In her public comment to the UCLA community, Alexandra Wallace expressed her concern about the “hordes of Asian people that UCLA accepts into our school every year.” On a campus that boasts a student population of 40% Asian Americans and Pacific Islander communities (API), Wallace’s comments are both insensitive and revelatory of the flawed mainstream perception of the API community. Many view API’s as a uniform aggregate, thereby failing to acknowledge the diversity within the API community and perpetuating the view of API’s as the model minority and the foreign “they” who unfairly get accepted into “our” school. Wallace perpetuates the “us” versus “them” rhetoric in her comments, thereby expressing distaste in API’s and an even greater anxiety that “foreigners” are taking over UCLA.

However, she claims, it would not bother her so much that “hordes of Asian people got into our school” if they would start learning to “use American manners.” Her comment stems from the supposed phone conversations she overheard whilst studying in the UCLA library, citing one particular conversation in the following phrases, “OOo, ching chong, ling long, ting ta.” Among these phrases, “ching chong” stands out as an ethnic slur considered derogatory due to its historical usage in negatively depicting Chinese speech patterns [1]. While some argue that “ching chong” is a phrase we should regard with desensitization now that decades lie between us and the Chinese Exclusion Act, its constant resurfacing tells us otherwise. API’s today are viewed as the legacy of the “yellow peril”: if we are not taking over railroad jobs in the 1860’s or taking over auto industry jobs in the 1980’s, we are now supposedly taking over coveted spots at universities like UCLA. The use of such a blatantly ethnic slur portrays API’s as the perpetual foreigner, undeserving of an opportunity to study next to “Americans” in the UCLA library.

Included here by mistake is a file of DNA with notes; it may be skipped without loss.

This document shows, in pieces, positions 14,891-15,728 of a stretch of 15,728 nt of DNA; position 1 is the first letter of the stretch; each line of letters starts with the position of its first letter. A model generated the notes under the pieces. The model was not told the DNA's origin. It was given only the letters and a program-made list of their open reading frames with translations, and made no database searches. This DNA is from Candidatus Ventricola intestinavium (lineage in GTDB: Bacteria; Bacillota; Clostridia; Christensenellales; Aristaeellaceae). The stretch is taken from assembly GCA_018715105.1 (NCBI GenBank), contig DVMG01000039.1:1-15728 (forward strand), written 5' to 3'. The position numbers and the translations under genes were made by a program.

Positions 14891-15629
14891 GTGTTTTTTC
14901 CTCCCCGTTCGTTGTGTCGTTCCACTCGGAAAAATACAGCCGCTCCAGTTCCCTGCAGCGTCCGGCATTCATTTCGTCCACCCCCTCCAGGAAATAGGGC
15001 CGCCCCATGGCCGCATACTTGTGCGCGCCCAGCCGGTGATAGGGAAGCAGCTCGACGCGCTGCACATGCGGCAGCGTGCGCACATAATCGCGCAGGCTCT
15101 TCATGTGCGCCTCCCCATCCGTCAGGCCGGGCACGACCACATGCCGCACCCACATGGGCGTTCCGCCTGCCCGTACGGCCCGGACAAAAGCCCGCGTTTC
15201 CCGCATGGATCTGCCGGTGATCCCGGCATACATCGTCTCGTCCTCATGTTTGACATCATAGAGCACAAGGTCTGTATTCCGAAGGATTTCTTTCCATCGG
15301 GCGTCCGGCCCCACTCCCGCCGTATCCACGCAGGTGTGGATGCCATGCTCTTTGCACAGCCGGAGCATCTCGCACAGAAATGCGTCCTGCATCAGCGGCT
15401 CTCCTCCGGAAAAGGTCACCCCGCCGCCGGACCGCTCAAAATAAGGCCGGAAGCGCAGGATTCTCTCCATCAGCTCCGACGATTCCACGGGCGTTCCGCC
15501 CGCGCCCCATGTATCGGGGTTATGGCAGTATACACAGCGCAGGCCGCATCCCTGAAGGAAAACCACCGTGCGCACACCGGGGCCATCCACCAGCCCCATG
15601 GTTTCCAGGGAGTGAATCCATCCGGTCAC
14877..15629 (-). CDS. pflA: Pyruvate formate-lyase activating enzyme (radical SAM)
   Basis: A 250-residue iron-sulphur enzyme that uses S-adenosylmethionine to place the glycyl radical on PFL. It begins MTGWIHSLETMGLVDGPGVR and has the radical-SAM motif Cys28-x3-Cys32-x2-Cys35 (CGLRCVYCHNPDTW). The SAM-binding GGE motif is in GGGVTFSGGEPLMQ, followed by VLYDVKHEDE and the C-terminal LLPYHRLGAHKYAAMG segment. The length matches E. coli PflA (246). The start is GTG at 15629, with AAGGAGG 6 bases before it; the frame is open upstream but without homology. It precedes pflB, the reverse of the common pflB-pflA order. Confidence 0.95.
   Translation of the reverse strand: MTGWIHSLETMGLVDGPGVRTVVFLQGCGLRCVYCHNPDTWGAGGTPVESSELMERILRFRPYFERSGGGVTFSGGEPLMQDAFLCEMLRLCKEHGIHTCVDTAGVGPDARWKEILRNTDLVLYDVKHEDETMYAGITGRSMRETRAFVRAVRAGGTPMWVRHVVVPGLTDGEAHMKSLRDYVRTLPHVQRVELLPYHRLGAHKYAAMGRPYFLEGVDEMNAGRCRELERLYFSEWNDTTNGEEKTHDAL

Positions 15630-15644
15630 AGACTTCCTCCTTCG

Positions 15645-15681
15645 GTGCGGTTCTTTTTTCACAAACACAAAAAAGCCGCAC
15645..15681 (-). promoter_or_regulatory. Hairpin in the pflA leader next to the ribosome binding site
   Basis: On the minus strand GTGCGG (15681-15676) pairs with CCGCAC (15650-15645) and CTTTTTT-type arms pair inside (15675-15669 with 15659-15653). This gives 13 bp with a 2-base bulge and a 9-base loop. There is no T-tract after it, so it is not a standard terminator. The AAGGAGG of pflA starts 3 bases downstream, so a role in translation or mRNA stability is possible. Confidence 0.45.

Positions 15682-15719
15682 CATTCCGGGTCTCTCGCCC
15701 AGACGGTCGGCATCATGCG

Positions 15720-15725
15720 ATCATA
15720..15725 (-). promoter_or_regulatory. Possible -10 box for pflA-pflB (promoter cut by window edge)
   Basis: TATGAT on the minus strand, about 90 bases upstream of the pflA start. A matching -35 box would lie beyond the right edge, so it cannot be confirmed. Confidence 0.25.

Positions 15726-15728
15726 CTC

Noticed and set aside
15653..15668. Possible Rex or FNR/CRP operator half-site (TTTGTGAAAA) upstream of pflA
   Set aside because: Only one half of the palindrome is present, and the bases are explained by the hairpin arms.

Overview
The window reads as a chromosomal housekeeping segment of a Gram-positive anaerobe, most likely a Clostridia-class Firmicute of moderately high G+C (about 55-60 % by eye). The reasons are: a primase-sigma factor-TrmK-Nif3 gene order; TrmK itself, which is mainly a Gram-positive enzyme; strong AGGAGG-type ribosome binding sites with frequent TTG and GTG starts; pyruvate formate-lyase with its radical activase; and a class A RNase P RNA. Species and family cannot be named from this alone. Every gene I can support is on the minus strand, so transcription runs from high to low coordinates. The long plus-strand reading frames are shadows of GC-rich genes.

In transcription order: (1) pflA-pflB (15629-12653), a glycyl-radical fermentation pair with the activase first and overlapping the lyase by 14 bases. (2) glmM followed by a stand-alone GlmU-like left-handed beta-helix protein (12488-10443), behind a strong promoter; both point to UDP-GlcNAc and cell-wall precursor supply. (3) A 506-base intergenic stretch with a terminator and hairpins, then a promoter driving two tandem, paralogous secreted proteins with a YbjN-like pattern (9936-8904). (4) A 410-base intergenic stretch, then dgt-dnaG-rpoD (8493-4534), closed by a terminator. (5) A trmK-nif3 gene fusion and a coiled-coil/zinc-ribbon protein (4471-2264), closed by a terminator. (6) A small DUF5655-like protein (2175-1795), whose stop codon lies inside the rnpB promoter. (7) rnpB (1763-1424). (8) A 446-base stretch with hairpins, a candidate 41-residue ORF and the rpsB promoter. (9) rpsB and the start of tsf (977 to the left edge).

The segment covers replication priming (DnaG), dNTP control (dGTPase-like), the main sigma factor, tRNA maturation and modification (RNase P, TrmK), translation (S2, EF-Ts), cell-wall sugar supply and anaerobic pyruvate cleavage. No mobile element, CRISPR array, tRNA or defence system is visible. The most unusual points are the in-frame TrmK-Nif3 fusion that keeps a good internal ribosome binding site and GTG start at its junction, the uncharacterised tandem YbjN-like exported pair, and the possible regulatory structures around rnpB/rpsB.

Her remarks do not simply address the students at UCLA, but she extends her call for American mannerisms to the brothers, sisters, mothers, fathers, aunts, uncles, and grandparents of API students, whom “swarm” the apartments every weekend to cook and clean and stop API students from learning to “fend for themselves.” Why should the involvement of family in a student’s life be considered with such disdain? Why do the experiences of a few API students become generalized as the experience of every API student? Above all, why is there an assumption that Asian Americans do not know how to fend for themselves?